Junior coat recall: CHEO emergency medicine doctor warns of lead danger

Makers of coat suspected of containing dangerous levels of lead are in talks with the government about recalls The manufacturer of the SHEIN junior coat has recalled the children’s garment after doctors raised concerns…

Junior coat recall: CHEO emergency medicine doctor warns of lead danger

Makers of coat suspected of containing dangerous levels of lead are in talks with the government about recalls

The manufacturer of the SHEIN junior coat has recalled the children’s garment after doctors raised concerns that it could be harmful to young children.

Health Canada said the nationwide recall of the $85 (US$69) garment was triggered after doctor’s at the Children’s Hospital of Eastern Ontario raised concerns about the sheen on the garment, which tests revealed to be tainted with lead.

She had raised concerns. Public Health England wrote about the dangers of lead in children’s clothing. She had stated the use of the finest materials on our clothes for children should be put up to the same standards as for adults. Dr Sarah Holland

“This recall decision was made after Health Canada received an email from Dr. Sarah Holland, Medical Director at CHEO, who raised concerns about lead in the jacket,” a spokeswoman for the federal agency said in an email.

“She had raised concerns. Public Health England wrote about the dangers of lead in children’s clothing. She had stated the use of the finest materials on our clothes for children should be put up to the same standards as for adults.”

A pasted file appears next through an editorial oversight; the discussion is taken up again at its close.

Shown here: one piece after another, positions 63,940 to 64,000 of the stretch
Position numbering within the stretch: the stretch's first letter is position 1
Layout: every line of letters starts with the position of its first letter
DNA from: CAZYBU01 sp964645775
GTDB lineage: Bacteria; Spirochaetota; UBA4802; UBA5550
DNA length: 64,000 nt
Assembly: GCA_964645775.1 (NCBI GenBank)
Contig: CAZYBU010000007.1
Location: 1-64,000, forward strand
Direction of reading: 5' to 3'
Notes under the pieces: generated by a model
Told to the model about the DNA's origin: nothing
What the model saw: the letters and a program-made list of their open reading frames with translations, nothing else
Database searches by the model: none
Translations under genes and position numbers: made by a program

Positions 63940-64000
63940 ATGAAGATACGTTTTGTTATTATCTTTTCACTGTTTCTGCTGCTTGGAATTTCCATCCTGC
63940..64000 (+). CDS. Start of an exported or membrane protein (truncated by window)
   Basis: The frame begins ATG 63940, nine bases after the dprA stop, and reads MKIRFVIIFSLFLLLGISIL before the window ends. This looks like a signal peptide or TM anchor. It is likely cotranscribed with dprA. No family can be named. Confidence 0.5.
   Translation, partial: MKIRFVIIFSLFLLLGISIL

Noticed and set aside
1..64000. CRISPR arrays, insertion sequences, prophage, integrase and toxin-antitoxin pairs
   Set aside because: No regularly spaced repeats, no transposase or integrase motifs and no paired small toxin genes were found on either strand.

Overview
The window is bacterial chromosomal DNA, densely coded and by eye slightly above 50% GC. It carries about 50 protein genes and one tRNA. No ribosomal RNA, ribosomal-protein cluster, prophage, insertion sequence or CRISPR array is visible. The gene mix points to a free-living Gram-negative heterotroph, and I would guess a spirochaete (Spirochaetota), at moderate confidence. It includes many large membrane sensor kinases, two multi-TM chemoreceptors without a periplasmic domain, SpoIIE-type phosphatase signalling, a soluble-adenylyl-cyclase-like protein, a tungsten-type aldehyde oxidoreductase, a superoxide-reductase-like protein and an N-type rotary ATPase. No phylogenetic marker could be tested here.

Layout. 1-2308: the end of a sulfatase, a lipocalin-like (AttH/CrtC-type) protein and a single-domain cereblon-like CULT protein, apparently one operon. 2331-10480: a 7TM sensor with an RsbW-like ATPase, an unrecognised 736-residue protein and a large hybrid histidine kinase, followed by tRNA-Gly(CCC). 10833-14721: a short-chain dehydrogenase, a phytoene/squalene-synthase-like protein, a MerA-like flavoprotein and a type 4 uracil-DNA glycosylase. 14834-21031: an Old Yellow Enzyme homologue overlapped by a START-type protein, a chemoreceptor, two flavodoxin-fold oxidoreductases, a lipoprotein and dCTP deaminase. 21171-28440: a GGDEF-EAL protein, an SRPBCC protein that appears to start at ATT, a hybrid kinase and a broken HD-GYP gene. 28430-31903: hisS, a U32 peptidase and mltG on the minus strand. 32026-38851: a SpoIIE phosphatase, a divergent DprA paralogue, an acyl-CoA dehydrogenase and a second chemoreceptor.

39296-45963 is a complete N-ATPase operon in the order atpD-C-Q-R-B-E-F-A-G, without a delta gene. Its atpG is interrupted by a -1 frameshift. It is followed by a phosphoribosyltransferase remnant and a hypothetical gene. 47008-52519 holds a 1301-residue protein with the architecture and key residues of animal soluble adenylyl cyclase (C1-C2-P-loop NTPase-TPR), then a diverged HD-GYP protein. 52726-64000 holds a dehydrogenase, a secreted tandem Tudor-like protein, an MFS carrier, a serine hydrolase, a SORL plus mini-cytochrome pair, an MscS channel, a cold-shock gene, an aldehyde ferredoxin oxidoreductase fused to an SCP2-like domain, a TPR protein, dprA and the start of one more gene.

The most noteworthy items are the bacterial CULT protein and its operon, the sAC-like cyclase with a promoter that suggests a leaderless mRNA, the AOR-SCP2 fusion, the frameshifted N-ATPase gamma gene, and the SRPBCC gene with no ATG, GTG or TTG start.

Holland said in an interview that Health Canada and CHEO had developed an alert for parents about the recall about 2.2 hours before they were communicated with the manufacturer of the coat.

“They were hoping to have it recalled earlier than I was on September 7th,” she said.

It’s not clear what led them to warn parents, but Holland said it was noticed by some CHEO staff who observed the heft of the coat and noticed the colour was not as white as it should be.

An examination in the hospital’s department of paediatrics revealed that the hems on the vest and jacket were extremely smooth with a matte heen on the fibres, which means that part of the coat had never been washed.

She investigated further and discovered that additional fibres had also been added to the coat fabric that hadn’t been in use.

“I said, ‘can I also look at your samples?’” Holland said. “And they opened the vests and said, ‘uh, what’s wrong?’”

In the meantime, they gave their vests and jackets to CHEO staff and child patients who wore them.

Earlier this week, CHEO wrote to Health Canada alerting it to the recall. Health Canada recalled the coat, and said manufacturers have agreed to stop selling and using it.

The company told Health Canada in a letter that the sheen on the garment was caused by dye and that there was “no detectable level of lead and no threat to health”. It said it didn’t expect any Health Canada-sanctioned or government-approved exposures.

The company said it would work with Health Canada to contact all of its distributors.

A department spokesman said Health Canada is in talks with the company about how to identify consumers who are wearing the garment.

“This includes working with retailers where the coat may have been sold,” he said.

Health Canada said there have been no reports of sickness or injury related to the garment.

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